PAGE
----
Priority Research Area Infections
Mission Projects Funding Techniques Publications Staff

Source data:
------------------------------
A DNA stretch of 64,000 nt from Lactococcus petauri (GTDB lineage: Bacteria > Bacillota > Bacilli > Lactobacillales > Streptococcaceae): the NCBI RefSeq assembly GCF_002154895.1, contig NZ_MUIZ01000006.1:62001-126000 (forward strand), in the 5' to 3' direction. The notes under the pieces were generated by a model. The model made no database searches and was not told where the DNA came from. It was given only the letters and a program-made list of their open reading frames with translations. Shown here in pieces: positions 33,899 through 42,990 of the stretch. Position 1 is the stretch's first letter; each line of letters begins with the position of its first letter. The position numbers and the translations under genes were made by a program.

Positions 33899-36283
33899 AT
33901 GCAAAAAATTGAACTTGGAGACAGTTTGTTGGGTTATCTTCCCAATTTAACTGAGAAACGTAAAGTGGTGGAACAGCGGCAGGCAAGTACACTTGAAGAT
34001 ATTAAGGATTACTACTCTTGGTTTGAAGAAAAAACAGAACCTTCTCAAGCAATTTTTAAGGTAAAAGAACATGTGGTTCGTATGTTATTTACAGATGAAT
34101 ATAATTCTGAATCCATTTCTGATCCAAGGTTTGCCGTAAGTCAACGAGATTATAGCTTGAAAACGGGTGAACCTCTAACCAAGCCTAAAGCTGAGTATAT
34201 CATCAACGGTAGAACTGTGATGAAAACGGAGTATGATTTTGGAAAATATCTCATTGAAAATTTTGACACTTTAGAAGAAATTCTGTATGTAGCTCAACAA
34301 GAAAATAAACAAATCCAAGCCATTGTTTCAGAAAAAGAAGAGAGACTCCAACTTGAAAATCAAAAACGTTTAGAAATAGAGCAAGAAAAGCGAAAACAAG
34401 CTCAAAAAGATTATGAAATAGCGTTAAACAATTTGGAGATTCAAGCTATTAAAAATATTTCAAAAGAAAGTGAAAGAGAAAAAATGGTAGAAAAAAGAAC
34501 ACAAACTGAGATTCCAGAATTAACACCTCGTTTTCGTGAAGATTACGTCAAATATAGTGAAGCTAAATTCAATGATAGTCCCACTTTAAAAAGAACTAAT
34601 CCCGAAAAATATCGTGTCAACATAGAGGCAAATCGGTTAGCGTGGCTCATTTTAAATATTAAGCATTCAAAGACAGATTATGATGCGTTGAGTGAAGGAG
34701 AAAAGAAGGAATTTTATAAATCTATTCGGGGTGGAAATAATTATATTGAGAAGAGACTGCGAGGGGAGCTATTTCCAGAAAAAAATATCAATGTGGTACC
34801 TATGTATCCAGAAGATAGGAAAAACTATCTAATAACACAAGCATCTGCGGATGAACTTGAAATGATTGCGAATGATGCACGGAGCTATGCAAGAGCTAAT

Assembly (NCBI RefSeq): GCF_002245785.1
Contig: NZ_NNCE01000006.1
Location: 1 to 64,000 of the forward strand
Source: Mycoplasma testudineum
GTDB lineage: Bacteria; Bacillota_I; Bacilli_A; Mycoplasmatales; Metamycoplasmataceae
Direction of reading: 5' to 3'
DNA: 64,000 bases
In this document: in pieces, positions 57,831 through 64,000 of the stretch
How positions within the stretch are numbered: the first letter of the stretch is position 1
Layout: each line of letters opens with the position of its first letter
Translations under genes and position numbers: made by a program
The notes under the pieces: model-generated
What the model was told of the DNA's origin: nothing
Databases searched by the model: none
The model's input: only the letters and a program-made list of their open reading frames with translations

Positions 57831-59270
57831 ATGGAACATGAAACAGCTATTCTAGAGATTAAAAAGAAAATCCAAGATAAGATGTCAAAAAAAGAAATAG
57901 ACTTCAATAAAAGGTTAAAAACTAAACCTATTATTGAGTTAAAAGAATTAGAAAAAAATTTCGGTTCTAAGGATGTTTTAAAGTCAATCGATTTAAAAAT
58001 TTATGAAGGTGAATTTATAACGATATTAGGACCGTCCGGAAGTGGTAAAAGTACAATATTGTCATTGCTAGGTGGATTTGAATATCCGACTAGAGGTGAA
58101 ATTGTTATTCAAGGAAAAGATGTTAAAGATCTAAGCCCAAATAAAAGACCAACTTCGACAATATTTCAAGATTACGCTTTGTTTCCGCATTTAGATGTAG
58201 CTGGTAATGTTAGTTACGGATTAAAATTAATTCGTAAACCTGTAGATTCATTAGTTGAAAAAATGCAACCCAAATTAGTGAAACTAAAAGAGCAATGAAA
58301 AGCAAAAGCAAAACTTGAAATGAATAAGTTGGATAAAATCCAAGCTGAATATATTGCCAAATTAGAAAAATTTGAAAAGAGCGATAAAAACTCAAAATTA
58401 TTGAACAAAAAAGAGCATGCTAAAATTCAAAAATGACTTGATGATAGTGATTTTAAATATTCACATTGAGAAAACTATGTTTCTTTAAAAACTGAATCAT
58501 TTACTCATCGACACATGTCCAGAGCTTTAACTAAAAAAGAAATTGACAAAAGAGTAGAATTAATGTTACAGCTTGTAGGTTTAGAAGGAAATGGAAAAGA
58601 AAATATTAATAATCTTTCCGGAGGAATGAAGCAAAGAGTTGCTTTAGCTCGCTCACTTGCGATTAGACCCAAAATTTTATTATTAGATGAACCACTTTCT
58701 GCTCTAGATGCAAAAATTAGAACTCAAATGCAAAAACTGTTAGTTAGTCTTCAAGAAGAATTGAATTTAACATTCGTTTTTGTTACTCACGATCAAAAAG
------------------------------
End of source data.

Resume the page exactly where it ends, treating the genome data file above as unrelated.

Multi-species coinfections pose one of the greatest challenges to global health. The Coinfection Junior research group is interested in the within-host interactions between different coinfecting pathogens and uses experimental models to study disease outcome and vaccination in the context of coinfection. Our main focus is to investigate how concurrent parasitic or viral infections impact on the pathogenesis and immune control of tuberculosis. In addition, we study the role of the biological sex in Tb. Disease rates are significantly higher in men than in women, reflected by a male-to-female ratio for worldwide case notifications of 1.8. Despite the well-known gender bias in human pulmonary Tb, a majority of experimental animal studies either do not separate and analyze data by sex or do not report the sex of their subjects at all. Consequently, there is clearly a lack of information on the role of biological sex in Tb. We use mouse infection models that reflect the epidemiological observations for the analysis of the molecular basis of sex-dependency in Tb disease outcome.